Contributions of skin and muscle afferent input to movement sense in the human hand

Paul J. Cordo, Jean Louis Horn, Daniela Künster, Anne Cherry, Alex Bratt, Victor Gurfinkel

Research output: Contribution to journalArticlepeer-review

40 Scopus citations


In the stationary hand, static joint-position sense originates from multimodal somatosensory input (e.g., joint, skin, and muscle). In the moving hand, however, it is uncertain how movement sense arises from these different submodalities of proprioceptors. In contrast to static-position sense, movement sense includes multiple parameters such as motion detection, direction, joint angle, and velocity. Because movement sense is both multimodal and multiparametric, it is not known how different movement parameters are represented by different afferent submodalities. In theory, each submodality could redundantly represent all movement parameters, or, alternatively, different afferent submodalities could be tuned to distinctly different movement parameters. The study described in this paper investigated how skin input and muscle input each contributes to movement sense of the hand, in particular, to the movement parameters dynamic position and velocity. Healthy adult subjects were instructed to indicate with the left hand when they sensed the unseen fingers of the right hand being passively flexed at the metacarpophalangeal (MCP) joint through a previously learned target angle. The experimental approach was to suppress input from skin and/or muscle: skin input by anesthetizing the hand, and muscle input by unexpectedly extending the wrist to prevent MCP flexion from stretching the finger extensor muscle. Input from joint afferents was assumed not to play a significant role because the task was carried out with the MCP joints near their neutral positions. We found that, during passive finger movement near the neutral position in healthy adult humans, both skin and muscle receptors contribute to movement sense but qualitatively differently. Whereas skin input contributes to both dynamic position and velocity sense, muscle input may contribute only to velocity sense.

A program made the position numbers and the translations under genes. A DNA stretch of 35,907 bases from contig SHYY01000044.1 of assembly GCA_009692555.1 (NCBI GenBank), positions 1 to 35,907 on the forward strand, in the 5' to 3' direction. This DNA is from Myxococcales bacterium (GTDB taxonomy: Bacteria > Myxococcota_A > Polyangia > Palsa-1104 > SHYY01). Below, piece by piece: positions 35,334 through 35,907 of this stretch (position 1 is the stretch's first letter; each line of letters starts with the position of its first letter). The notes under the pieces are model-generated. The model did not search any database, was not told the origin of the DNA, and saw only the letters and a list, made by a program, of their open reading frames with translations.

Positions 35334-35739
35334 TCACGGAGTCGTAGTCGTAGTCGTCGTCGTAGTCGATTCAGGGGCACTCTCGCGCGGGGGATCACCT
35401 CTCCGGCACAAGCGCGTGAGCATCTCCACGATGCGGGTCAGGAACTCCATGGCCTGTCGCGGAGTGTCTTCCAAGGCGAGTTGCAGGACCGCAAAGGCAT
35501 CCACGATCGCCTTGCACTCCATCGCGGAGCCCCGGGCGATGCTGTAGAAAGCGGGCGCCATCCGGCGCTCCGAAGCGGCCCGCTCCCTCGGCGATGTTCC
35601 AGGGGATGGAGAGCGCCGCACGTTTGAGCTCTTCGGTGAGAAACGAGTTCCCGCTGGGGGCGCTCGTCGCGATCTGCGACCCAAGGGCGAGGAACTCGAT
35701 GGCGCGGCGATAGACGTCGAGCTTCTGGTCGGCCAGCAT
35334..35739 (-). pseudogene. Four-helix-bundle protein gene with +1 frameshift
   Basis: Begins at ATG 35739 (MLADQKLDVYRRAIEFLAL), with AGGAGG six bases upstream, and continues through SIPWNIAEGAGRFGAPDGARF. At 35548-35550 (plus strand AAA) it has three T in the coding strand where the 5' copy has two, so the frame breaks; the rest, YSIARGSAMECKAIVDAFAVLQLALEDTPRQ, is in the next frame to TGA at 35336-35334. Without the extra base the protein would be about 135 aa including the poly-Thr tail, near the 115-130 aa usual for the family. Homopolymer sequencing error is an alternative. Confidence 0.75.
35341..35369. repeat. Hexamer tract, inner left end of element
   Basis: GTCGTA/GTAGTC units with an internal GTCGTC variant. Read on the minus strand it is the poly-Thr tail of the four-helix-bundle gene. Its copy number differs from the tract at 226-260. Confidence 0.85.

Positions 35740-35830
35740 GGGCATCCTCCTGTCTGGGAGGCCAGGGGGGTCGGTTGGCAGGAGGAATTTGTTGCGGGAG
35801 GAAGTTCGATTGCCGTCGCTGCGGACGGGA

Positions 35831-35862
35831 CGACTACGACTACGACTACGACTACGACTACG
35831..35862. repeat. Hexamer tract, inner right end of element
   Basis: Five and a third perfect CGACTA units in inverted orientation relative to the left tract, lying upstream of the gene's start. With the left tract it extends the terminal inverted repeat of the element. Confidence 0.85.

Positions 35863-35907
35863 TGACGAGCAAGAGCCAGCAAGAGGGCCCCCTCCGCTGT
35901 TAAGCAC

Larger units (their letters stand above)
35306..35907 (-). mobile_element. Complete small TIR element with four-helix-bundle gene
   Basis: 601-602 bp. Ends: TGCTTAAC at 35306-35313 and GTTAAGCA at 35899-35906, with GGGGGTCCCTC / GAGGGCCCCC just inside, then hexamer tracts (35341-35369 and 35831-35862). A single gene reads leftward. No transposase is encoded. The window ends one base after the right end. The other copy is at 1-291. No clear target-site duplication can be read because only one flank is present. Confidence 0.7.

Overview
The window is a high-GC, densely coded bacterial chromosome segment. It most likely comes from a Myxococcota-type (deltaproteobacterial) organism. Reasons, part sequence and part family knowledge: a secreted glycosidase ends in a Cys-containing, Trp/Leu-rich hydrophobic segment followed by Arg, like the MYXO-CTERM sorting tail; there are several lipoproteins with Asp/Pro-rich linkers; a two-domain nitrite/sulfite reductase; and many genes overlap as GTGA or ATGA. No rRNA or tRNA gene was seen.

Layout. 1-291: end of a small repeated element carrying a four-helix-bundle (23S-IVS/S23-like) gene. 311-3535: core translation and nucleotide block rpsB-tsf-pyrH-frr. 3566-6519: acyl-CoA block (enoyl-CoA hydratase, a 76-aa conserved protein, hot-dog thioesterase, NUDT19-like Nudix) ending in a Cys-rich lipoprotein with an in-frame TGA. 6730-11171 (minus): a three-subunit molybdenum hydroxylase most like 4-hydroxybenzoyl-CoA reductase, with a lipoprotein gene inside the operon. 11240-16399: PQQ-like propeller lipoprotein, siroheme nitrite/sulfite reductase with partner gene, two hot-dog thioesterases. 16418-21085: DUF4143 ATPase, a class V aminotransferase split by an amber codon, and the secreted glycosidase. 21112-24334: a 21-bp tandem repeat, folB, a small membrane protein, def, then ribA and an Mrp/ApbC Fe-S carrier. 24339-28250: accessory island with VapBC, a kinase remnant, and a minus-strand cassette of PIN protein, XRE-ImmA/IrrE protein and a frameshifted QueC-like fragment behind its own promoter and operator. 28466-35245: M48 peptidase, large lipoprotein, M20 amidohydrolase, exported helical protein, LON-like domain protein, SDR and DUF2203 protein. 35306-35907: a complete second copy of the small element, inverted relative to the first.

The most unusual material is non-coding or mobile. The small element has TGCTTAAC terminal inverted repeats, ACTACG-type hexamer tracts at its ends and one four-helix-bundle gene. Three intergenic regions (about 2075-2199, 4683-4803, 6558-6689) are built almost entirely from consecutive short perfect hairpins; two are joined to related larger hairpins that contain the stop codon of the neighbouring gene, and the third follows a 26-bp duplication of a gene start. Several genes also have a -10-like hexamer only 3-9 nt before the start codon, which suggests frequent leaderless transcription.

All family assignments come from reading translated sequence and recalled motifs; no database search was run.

Original languageEnglish (US)
Pages (from-to)1879-1888
Number of pages10
JournalJournal of neurophysiology
Issue number4
StatePublished - Apr 2011
Externally publishedYes


  • Anesthesia
  • Cutaneous
  • Muscle spindle
  • Proprioception

ASJC Scopus subject areas

  • Neuroscience(all)
  • Physiology


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